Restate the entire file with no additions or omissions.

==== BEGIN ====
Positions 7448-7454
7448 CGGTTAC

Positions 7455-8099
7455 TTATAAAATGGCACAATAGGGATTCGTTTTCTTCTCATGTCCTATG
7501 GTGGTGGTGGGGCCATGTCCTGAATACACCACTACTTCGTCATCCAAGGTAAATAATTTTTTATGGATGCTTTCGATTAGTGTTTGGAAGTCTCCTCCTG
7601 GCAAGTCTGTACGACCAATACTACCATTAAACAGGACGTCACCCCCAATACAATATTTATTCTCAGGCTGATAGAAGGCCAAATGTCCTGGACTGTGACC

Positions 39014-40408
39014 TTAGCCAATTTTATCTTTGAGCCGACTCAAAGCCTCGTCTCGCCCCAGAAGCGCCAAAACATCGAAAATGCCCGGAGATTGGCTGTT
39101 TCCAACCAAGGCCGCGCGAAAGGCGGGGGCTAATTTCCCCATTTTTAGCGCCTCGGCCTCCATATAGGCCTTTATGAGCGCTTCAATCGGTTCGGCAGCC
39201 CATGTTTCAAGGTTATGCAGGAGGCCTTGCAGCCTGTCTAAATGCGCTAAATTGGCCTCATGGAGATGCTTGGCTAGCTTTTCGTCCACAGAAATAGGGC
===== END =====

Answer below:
Positions 7448-7454
7448 CGGTTAC

Positions 7455-8099
7455 TTATAAAATGGCACAATAGGGATTCGTTTTCTTCTCATGTCCTATG
7501 GTGGTGGTGGGGCCATGTCCTGAATACACCACTACTTCGTCATCCAAGGTAAATAATTTTTTATGGATGCTTTCGATTAGTGTTTGGAAGTCTCCTCCTG
7601 GCAAGTCTGTACGACCAATACTACCATTAAACAGGACGTCACCCCCAATACAATATTTATTCTCAGGCTGATAGAAGGCCAAATGTCCTGGACTGTGACC

Positions 39014-40408
39014 TTAGCCAATTTTATCTTTGAGCCGACTCAAAGCCTCGTCTCGCCCCAGAAGCGCCAAAACATCGAAAATGCCCGGAGATTGGCTGTT
39101 TCCAACCAAGGCCGCGCGAAAGGCGGGGGCTAATTTCCCCATTTTTAGCGCCTCGGCCTCCATATAGGCCTTTATGAGCGCTTCAATCGGTTCGGCAGCC
39201 CATGTTTCAAGGTTATGCAGGAGGCCTTGCAGCCTGTCTAAATGCGCTAAATTGGCCTCATGGAGATGCTTGGCTAGCTTTTCGTCCACAGAAATAGGGC